Tuesday, July 29, 2008

Seven Years

Yesterday marked the passing of 7 years of marriage to the love of my life. This gorgeous surprise was delivered to me in the morning:

(Lillies, my favorite flower -- Calla Lillies made up my wedding boquet)

The Wollmeise sock is progressing at...well, some sort of a pace. However, anytime I'm staying at my parent's house, it seems like I accomplish things as though running through molasses. Example: I have not knit or spun in two days (well, I knit about 10 stitches in the waiting room at the eye doctor today, but that doesn't count for much, does it?)

I think it falls into the "it's so ugly it's cool" category.

Tiny Nephew was posing as Edna 'E Mode today.

The puppies have started eating "solid" food (or as solid as dog food that has been soaked in water for several hours can be).

Some of you have asked what we plan to do with these little guys. My parents breed Golden Retrievers to sell; these are this year's litter, and so far the dark dude already has a home promised him once he hits the 8-week-mark.

My husband grew up in a farming community where his parents still reside. My father-in-law told any sheep farmers he knew to save any wool they didn't want for him this year. A week or two ago, he showed up with these seven (SEVEN) bags of raw, stinky fun.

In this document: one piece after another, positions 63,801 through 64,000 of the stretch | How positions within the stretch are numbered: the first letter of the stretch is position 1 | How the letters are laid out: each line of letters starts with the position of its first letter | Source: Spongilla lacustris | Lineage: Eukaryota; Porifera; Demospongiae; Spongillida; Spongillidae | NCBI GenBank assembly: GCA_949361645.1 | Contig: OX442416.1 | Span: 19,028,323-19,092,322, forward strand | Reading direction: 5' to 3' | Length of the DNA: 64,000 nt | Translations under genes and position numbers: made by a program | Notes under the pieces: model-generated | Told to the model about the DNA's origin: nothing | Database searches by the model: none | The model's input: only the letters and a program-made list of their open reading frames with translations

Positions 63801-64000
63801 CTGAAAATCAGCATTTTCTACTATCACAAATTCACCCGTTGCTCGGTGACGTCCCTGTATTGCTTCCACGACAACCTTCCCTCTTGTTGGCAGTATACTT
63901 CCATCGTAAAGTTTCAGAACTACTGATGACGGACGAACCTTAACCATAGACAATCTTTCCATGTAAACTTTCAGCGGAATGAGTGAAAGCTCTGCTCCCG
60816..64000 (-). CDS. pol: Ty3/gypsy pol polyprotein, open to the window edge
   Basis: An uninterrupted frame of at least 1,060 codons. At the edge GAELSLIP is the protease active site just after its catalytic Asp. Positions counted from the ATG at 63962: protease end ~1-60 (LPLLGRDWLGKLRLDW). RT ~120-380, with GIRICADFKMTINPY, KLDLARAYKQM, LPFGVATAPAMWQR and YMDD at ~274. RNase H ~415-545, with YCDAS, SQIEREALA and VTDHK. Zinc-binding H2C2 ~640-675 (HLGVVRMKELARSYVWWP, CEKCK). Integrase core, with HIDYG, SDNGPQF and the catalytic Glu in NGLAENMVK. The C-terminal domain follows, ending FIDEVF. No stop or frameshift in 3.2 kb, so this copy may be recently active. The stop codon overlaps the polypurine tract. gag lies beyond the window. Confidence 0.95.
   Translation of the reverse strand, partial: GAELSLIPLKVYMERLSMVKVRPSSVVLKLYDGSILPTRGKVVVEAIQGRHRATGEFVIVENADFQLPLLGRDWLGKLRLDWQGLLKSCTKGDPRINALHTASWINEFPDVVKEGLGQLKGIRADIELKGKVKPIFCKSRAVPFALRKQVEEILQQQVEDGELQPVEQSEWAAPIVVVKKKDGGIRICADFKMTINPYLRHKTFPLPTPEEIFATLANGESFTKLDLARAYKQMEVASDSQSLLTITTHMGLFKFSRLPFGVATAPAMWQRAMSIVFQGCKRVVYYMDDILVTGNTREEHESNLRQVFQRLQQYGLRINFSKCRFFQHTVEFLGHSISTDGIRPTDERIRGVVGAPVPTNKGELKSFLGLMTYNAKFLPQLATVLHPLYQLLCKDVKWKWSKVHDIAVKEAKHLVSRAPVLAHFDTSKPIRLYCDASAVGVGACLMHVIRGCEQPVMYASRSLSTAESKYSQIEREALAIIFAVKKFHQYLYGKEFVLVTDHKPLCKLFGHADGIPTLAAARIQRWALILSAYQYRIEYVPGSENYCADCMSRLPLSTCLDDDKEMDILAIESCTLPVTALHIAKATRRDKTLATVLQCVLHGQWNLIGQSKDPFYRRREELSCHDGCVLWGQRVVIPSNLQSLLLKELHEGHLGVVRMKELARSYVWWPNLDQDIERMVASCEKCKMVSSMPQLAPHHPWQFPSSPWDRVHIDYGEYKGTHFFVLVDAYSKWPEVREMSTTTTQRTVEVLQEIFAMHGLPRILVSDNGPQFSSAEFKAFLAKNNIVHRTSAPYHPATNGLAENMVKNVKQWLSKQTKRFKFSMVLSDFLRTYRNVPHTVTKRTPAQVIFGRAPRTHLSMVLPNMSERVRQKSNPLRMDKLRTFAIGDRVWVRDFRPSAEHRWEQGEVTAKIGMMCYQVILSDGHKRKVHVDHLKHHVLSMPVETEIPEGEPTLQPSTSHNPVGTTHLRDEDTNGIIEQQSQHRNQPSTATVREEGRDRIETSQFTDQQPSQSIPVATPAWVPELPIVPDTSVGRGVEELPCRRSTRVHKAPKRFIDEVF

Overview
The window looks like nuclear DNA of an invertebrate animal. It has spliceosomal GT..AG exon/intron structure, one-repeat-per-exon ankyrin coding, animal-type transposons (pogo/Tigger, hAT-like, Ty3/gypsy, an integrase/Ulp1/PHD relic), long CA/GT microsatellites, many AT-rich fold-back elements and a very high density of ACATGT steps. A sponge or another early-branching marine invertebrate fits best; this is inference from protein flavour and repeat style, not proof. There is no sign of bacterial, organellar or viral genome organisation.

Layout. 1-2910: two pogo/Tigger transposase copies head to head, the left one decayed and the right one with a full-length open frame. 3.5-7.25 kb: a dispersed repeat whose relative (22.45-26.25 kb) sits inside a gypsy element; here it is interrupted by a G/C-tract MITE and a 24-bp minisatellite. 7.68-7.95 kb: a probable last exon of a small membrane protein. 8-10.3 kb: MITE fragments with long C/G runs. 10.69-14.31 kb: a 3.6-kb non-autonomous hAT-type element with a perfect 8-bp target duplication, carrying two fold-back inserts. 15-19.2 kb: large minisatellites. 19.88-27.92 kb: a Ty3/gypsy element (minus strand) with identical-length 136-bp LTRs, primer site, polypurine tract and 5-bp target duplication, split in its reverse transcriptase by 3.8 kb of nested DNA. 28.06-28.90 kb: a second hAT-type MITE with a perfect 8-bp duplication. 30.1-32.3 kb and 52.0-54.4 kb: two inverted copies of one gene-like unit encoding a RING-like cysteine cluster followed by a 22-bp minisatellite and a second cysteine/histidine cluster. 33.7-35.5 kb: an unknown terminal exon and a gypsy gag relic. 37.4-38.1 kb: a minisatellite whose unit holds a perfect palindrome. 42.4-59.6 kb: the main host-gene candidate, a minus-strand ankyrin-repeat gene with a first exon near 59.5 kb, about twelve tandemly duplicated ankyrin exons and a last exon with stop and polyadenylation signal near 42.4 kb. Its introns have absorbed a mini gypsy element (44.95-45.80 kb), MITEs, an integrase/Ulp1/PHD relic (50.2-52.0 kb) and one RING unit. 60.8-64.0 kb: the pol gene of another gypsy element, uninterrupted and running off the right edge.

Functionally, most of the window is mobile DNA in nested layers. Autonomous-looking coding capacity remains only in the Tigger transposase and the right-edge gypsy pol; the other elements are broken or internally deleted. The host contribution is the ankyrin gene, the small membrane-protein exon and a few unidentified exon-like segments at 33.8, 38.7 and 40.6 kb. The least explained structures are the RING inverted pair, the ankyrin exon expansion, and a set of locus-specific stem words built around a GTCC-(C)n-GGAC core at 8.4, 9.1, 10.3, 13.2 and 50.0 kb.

My little sister Rachel and I spent much of the morning on Saturday sorting and washing two of the fleeces.

From what I can gather, there seems to be 14 fleeces all together. Woah. I may have to share my wealth a bit with some of the fiber folks I hang out with on Mondays.

Did you know that "wool" is the gift of choice anniversary #7? How appropriate. =)

Now I'm learning to handcard, using this video (and here's pt. 2) that I found on YouTube. I think I'm getting the hang of it...sort of. I bought a whole bunch of KoolAid, and if tomorrow looks like it's going to be as beautifully sunny as today, Rachel and my little guys and I will work on dying some of the locks to make the carding more fun.

Entirely unrelated, but did you have any idea you could get into this much trouble while using watercolor paints?
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Monday, July 21, 2008

Baby boy!

Introducing My Tiny Nephew (bloggable name undecided), 6 lbs 15 oz, born 1:40am, July 21st.

My sister Hannah and baby are doing well, and we can't wait to bring them both home!

He has such a tiny grumpy old man face.  I just want to squeeze him!

Since I was part of my sister's labor support team, there was no knitting going on during the pre-baby part of the evening.  However, as we waited for the nurses to wash, weigh, and otherwise fuss with the baby afterwards, I cast on for a sock that I've been wanting to work on for a while.